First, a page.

Sometimes the instructions on drug labels are not enough to ensure that patients and prescribers use a medicine safely. In these cases, the Food and Drug Administration (FDA) has the power to require a REMS.
All medicines come with a certain level of risk. This is why all prescription drugs include information reviewed and approved by the FDA about how the medication works in the body, its uses and when it should not be used, possible side effects, the recommended dosage, and other facts about the appropriate use of the drug.
What exactly are REMS and how do they impact patients?
Authorized by Congress, REMS are safety restrictions that the FDA requires of drug manufacturers to ensure that the benefits of a needed medicine outweigh the drug’s risks.
REMS programs exist because certain medicines can cause serious side effects, life-threatening infections, allergic reactions, liver damage or birth defects. Before patients take one of these drugs, they and their prescriber should be aware of the risks, and may need to take certain steps that lessen these risks.
REMS make patient safety paramount by ensuring that medicines with serious risks are appropriately prescribed, appropriately dispensed by pharmacists, and taken correctly by patients. Similar to a flight checklist that a pilot completes before each journey, a REMS is a set of safety tools and procedures for prescribers, patients, and pharmacists.
FDA’S DEFINITION OF REMS
“REMS are required risk management plans that use risk minimization strategies beyond the professional labeling to ensure that the benefits of prescription drugs outweigh their risks”
Each REMS program has specific safety measures unique to the risks associated with a particular drug or class of drugs. As a result, no two REMS programs are exactly alike.
What is included in a REMS?
Depending on the specific medicine and the severity of the safety risks, FDA can require the manufacturer to take a number of specific actions – from providing educational patient information to implementing safeguards designed to control how the medicine is prescribed, dispensed, and taken by patients.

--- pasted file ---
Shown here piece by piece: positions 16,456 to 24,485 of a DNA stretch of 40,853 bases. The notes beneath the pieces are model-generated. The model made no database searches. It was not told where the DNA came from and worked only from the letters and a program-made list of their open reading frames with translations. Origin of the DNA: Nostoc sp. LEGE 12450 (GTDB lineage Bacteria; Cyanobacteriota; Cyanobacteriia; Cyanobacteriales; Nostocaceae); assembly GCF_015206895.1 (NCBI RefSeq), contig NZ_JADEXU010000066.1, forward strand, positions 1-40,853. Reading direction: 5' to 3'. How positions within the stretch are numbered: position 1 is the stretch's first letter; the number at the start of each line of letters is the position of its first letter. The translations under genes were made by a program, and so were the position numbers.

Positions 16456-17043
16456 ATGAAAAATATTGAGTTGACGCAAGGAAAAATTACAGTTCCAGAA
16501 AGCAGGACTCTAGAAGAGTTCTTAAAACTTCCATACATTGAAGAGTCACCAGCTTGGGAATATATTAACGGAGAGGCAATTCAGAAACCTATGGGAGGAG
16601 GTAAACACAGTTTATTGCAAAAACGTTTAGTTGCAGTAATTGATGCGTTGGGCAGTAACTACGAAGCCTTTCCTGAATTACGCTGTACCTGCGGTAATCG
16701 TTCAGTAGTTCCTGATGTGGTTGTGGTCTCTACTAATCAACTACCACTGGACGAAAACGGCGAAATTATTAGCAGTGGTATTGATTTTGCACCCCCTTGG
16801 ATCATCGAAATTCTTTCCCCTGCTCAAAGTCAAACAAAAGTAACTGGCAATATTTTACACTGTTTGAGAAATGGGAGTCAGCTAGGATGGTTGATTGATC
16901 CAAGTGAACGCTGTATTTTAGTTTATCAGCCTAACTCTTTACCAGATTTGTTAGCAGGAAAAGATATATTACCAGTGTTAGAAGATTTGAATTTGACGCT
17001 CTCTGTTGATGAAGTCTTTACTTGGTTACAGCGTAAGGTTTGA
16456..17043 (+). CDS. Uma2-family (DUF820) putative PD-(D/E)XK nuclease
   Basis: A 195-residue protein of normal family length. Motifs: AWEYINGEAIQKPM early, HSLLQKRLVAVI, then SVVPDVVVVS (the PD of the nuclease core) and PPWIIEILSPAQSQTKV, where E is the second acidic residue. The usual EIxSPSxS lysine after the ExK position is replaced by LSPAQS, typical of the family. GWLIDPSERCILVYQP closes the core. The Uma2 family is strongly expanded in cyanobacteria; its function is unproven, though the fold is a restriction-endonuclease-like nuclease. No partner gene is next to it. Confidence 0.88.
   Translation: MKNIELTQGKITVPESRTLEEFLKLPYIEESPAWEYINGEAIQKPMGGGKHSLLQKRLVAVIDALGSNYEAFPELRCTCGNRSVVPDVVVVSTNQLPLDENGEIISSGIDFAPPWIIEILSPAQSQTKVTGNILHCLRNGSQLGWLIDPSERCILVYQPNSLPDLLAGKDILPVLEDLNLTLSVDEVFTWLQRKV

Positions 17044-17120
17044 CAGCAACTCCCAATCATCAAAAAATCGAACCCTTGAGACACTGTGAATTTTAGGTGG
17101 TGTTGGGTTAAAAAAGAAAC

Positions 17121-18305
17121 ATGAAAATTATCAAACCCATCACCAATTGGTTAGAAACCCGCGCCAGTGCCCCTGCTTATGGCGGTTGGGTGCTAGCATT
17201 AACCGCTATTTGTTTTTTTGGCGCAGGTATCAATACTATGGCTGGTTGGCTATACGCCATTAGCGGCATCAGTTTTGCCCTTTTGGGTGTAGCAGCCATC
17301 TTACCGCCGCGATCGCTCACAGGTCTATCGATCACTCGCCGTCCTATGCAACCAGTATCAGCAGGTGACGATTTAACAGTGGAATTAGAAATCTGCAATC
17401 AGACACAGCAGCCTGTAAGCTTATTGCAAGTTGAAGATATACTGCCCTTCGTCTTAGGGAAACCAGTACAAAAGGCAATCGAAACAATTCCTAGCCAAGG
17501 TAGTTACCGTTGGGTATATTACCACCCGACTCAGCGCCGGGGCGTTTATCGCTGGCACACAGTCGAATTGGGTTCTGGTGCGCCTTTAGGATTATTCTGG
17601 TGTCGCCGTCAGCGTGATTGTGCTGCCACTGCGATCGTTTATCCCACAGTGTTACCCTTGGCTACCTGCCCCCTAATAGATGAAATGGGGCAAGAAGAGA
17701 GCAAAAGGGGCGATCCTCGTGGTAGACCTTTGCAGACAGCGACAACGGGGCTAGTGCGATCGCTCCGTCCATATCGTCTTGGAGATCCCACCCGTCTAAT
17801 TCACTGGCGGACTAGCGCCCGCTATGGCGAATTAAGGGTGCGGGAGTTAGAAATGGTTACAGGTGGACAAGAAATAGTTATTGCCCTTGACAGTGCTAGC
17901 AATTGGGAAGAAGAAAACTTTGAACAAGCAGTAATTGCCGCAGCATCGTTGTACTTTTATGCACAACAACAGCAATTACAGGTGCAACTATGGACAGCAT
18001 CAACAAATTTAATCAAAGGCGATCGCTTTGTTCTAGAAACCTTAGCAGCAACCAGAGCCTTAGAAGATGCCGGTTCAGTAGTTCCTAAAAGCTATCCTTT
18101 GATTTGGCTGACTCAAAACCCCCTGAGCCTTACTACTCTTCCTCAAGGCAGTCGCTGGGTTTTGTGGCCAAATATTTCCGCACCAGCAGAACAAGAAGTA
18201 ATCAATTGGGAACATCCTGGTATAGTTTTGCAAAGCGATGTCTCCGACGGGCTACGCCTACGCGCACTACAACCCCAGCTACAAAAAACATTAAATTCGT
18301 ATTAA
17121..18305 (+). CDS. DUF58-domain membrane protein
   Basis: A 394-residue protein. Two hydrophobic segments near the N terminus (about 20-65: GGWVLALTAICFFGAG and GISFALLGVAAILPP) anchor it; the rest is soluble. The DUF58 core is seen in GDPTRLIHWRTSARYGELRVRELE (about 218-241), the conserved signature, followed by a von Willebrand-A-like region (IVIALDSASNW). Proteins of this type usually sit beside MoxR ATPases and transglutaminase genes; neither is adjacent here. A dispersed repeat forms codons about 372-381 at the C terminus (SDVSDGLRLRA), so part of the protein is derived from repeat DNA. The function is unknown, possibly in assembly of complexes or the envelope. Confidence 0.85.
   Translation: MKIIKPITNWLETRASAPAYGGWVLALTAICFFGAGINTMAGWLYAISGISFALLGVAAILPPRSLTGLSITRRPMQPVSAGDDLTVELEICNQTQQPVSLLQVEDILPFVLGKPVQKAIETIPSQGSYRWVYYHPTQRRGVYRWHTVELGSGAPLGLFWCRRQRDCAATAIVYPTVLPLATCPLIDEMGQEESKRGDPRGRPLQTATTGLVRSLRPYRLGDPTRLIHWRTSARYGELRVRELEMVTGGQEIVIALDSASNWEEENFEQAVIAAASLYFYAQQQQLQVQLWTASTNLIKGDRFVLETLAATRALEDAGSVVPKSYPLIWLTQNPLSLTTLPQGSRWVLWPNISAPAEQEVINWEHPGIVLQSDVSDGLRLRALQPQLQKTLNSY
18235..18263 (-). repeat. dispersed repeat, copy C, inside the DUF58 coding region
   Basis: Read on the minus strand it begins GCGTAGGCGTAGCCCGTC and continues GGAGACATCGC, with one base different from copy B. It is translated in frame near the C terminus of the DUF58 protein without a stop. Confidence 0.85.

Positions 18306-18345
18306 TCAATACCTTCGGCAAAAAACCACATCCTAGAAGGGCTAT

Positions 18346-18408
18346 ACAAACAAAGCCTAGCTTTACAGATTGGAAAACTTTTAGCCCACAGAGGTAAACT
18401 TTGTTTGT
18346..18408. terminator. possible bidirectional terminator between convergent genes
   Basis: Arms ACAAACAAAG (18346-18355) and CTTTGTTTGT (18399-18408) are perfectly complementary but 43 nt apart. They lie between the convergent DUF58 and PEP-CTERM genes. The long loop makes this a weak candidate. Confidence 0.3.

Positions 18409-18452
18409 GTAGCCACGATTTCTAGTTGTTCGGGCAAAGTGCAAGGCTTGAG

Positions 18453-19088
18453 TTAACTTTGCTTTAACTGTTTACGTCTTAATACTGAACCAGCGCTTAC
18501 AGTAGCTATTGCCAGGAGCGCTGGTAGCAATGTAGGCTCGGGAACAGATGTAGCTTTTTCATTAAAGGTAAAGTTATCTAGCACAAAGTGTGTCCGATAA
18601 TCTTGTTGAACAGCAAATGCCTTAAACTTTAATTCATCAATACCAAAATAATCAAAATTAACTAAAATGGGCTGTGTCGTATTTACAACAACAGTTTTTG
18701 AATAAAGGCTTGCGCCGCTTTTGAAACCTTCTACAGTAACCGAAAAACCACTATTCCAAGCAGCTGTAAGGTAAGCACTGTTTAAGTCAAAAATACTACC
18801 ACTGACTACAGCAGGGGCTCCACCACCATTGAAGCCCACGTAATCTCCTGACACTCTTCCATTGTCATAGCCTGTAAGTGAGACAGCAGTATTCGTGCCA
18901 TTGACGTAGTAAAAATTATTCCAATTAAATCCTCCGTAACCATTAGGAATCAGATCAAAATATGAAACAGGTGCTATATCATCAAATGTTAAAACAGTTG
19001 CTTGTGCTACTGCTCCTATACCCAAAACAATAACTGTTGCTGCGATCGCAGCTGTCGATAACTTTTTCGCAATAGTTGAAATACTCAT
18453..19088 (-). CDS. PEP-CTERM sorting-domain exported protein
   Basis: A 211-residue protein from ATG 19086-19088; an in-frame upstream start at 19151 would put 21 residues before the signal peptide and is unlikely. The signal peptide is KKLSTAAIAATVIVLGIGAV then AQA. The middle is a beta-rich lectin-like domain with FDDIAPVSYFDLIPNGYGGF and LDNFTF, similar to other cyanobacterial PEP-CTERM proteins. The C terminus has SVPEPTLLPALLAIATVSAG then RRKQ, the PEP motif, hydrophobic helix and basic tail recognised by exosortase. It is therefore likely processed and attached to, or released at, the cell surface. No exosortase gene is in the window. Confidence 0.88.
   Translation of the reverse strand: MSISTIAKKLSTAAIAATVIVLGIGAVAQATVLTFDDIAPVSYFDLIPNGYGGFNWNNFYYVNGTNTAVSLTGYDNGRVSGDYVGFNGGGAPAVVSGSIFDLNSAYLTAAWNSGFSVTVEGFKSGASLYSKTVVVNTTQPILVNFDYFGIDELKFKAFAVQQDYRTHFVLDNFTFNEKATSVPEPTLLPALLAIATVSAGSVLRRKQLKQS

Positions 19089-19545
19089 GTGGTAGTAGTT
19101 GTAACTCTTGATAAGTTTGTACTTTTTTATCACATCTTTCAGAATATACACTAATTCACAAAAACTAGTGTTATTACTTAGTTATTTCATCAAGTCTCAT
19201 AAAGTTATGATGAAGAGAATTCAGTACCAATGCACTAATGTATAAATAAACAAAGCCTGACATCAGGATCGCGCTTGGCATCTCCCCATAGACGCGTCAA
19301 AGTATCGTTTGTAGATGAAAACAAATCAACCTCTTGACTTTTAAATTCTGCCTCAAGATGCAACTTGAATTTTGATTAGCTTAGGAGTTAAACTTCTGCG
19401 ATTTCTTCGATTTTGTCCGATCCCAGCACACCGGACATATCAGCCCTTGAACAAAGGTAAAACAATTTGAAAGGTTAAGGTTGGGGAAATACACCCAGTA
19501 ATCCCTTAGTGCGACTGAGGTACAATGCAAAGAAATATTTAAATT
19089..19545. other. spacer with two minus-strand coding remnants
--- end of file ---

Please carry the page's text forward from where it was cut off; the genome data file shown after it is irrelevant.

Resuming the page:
Specific REMS measures FDA may require of the manufacturer are:
- Distributing with each prescription a Medication Guidethat contains FDA-approved information specifically for patients. The medication guide explains the risks of the REMS drug and how to take it safely
- Designing and implementing a detailed Communication Planthat informs prescribers and other health professionals about the drug’s risks and how to counsel patients to use it safely
- Strict safety measures called “Elements to Assure Safe Use”required when FDA determines that controls, such as requiring pharmacies and prescribing physicians to be certified, are needed to use the medicine safely
Who is responsible for developing a REMS program?
Although FDA makes the decision to require a REMS, it is the responsibility of the drug manufacturer to develop and implement the REMS. FDA requires that a proposed REMS program contain:
- The goals of the REMS program
- The detailed components that will be developed to ensure the drug is prescribed, dispensed and used safely and appropriately
The steps the manufacturer will take to evaluate whether the REMS is meetings its goals at various points in time